#46
Old 09-04-2013, 09:15 AM
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Umm, how about you start the car up before you close the door? Or is that too easy of a solution?
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#47
Old 09-04-2013, 10:23 AM
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True enough. Should leave any car door open til you find out if is a jump too. I always also write JUMP on the drivers side window on any cars I find to be jumps. Many workers don't though and many dealers get irate if anything is written on a window.

I also always write no power steering, brakes weak, 2 footer, wasps and/or roaches in car, key problem, security problem (and how to override), car has super high idle, car surges, very low on gas, tranny probs, anything I can think of for any car I get into...to help the next fellow out.

I have gotten into trouble for doing that. I don't care. I do it anyway and haven't got fired yet. Kind of silly anyway. I know dealers don't like negatives written on the windows of their cars. But the driver's window is DOWN when driven thru the auction so nobody sees what I wrote there. After the car is sold, it is good thing for the buyer to know. He's going to find these things out soon anyway.

So many cars are iffy as far as being jumps when you get inside to start them. And speed in moving cars is paramount on days when you are setting up for the next sale. Work too slow and you're out of a job.

So you get on a hurry and forget stuff, which could be deadly. I really should keep one of those window shatterers in my pocket though.
#48
Old 09-04-2013, 10:35 AM
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Auto auctions all emphasize safety of course. But they can be pretty callous.

I remember one time a dealer had a heart attack and died in the middle of an auction. Did the auction stop? No way ...car auctions don't stop for anything almost.

Drivers just drove around the body ...and later on the ambulance and the body.

I am high jacking my own thread it seems. If mods don't like it, tell me and I'll stop.
#49
Old 09-04-2013, 03:28 PM
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Join Date: Nov 2010
Posts: 754
Quote:
Originally Posted by ombre12 View Post
Anyway some guys have come close to dying because of that. Get in car to start it. Close door. Fond the car has a dead battery. Try and open the door to find a jump box. Both inside door handles are broken off. Power windows don't work because battery dead. Can't sound horn because battery is dead. It is middle of July and temps in mid 90's. You start screaming for help because you know you only have a few minutes to live. In my case somebody has always walked by close enough to hear my screams and open door from outside.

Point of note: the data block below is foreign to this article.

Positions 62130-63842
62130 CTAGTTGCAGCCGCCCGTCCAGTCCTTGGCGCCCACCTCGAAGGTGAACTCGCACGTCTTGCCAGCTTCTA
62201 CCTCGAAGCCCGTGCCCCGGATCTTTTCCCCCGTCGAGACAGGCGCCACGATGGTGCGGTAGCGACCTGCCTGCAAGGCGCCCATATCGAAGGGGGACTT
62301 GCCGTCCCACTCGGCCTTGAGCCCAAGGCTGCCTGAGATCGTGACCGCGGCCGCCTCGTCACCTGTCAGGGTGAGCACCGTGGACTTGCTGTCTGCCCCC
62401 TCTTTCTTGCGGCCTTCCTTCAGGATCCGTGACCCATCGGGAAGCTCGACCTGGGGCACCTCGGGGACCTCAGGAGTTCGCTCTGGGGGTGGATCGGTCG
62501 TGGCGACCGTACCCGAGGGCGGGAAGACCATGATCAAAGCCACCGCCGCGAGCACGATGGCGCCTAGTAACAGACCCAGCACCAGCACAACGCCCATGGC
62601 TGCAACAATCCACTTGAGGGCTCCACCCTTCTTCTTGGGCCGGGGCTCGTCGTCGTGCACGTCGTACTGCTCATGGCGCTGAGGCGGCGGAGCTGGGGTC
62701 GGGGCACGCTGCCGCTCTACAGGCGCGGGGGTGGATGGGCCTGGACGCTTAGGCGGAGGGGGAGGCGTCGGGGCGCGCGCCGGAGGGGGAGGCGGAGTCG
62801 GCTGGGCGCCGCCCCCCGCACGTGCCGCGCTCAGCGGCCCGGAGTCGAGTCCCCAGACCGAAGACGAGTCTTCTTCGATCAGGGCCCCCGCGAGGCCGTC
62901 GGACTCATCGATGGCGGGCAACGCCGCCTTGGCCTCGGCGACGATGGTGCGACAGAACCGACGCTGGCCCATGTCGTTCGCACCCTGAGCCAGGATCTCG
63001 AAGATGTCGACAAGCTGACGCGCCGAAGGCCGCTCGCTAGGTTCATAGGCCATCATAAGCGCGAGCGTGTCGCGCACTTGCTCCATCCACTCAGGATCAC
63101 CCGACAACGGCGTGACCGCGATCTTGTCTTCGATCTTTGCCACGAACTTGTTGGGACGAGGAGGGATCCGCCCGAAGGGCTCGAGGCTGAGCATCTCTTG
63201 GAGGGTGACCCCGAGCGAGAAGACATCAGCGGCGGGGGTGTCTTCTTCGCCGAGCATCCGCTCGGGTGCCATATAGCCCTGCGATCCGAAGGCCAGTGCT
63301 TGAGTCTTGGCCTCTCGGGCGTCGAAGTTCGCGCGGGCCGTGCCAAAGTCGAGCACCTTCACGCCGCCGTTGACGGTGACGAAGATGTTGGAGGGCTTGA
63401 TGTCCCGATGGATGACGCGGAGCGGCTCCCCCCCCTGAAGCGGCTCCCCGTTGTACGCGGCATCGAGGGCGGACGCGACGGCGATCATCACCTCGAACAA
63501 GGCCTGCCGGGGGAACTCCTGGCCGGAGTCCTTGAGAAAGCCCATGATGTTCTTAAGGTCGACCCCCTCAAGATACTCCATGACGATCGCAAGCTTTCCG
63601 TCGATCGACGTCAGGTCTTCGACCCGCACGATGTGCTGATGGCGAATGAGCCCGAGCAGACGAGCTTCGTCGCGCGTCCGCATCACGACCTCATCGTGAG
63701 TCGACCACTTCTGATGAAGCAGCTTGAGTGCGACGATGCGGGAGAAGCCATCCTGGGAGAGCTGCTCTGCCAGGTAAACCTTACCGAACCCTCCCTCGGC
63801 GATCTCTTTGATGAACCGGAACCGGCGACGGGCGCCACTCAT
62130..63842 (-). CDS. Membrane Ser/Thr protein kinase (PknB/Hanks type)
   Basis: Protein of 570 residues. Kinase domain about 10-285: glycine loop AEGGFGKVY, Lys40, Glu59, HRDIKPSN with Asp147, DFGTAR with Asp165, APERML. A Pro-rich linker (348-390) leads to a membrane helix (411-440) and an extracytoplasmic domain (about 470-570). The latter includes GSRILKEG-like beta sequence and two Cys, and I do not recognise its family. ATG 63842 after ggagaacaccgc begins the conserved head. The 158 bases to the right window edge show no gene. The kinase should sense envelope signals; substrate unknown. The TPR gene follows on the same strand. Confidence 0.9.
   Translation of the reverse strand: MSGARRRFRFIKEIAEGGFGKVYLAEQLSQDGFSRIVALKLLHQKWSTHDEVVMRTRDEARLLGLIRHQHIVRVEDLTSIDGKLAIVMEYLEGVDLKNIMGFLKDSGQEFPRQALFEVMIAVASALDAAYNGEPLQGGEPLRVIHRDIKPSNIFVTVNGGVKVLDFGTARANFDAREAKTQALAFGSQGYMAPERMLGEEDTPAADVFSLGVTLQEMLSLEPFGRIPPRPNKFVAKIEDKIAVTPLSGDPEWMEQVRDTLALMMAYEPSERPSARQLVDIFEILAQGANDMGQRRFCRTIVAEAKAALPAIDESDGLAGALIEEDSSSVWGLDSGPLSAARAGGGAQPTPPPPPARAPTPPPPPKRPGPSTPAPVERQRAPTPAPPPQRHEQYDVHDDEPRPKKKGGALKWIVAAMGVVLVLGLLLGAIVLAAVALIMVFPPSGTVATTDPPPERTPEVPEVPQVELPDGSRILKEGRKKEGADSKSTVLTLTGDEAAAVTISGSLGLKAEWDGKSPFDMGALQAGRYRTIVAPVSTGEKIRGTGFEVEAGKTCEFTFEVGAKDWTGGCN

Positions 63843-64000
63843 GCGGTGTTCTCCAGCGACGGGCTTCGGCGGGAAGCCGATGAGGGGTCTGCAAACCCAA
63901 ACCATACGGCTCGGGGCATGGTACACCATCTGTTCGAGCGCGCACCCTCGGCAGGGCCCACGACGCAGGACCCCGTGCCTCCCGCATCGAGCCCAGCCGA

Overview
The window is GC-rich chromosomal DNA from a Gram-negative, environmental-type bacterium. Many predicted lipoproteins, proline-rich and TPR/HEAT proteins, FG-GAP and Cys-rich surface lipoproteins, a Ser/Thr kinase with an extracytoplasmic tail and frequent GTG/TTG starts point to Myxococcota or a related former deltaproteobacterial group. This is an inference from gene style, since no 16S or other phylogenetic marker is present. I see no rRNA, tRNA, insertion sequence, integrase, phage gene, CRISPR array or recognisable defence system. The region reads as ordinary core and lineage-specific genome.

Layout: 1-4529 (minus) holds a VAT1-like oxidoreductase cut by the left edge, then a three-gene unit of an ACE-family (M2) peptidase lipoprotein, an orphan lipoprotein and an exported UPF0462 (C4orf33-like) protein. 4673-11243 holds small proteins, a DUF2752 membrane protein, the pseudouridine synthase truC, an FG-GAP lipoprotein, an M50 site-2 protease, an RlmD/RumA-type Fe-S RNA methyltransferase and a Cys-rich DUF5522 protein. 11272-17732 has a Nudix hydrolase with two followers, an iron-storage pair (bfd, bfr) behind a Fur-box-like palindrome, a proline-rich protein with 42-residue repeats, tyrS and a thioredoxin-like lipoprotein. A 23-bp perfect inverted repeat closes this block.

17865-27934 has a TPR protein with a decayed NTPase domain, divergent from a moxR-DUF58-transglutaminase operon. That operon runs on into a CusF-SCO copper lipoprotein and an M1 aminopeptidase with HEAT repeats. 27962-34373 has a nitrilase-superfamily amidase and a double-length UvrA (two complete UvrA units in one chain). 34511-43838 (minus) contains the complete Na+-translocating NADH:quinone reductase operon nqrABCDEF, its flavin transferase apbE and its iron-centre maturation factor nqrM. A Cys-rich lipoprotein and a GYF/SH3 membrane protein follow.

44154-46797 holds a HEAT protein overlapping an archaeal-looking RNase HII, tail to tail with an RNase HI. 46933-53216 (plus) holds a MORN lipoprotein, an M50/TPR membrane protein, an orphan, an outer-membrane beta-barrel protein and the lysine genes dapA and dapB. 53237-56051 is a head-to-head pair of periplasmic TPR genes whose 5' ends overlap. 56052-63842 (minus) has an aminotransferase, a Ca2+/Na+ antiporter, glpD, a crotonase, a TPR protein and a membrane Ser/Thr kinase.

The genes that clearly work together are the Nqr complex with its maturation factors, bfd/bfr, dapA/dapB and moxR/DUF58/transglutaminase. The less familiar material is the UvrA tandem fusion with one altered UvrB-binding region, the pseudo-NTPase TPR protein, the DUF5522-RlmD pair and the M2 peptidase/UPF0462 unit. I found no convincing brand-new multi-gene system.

A few minutes to live? Maybe if you're an infant. I'm sure it would be uncomfortable, and you would certainly want out before long, but I don't think it's immediately life-threatening.

I've personally driven a beater car where the power windows broke and the blower motor didn't work for a time, and in the middle of summer (temps as described above), I regularly drove it back and forth to work. It was hot in the car, but I never came close to dying...
#50
Old 09-04-2013, 06:08 PM
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Join Date: Dec 2012
Posts: 278
Quote:
Originally Posted by Rick View Post
Umm, how about you start the car up before you close the door? Or is that too easy of a solution?
Sorry Rick.. Am responding to a different post than yours. Don't know how to change that now. But there is a specific post I am responding to about heat In cars being killers.

I'm not sure if you are comparing apples to oranges. In Florida in the mid summer months the temps can get in the low 90's with super high humidity. So you can sweat all you want and doesn't do anything but make you sticky and miserable.

You can't touch an ignition key without burning your fingers without gloves. You can't touch the steering wheel without burning your hands without gloves. If you are wearing shorts, which all of us do, you burn the inside of your thighs on leather.

I don't use gloves because I lose sensitivity so I very quickly turn the ignition key and let go. I steer by touching and releasing the steering wheel quickly over and over again. Probably should give it up and wear gloves like most others do. I suffer with the burnt inner thighs...part of the job and I like shorts.

Used to work AC/refrig before my retirement and crawled through many super hot attics and came close to passing out many times.

A closed up car especially with black upholstery sitting for hours in the low 90's outside temps in Florida is worse than any attic I ever crawled through as far as heat. Been there done that and cars at auto auctions can be killers. And very quick killers. Once you have passed out, you are a goner unless someone happens by to rescue you.

Last edited by ombre12; 09-04-2013 at 06:08 PM.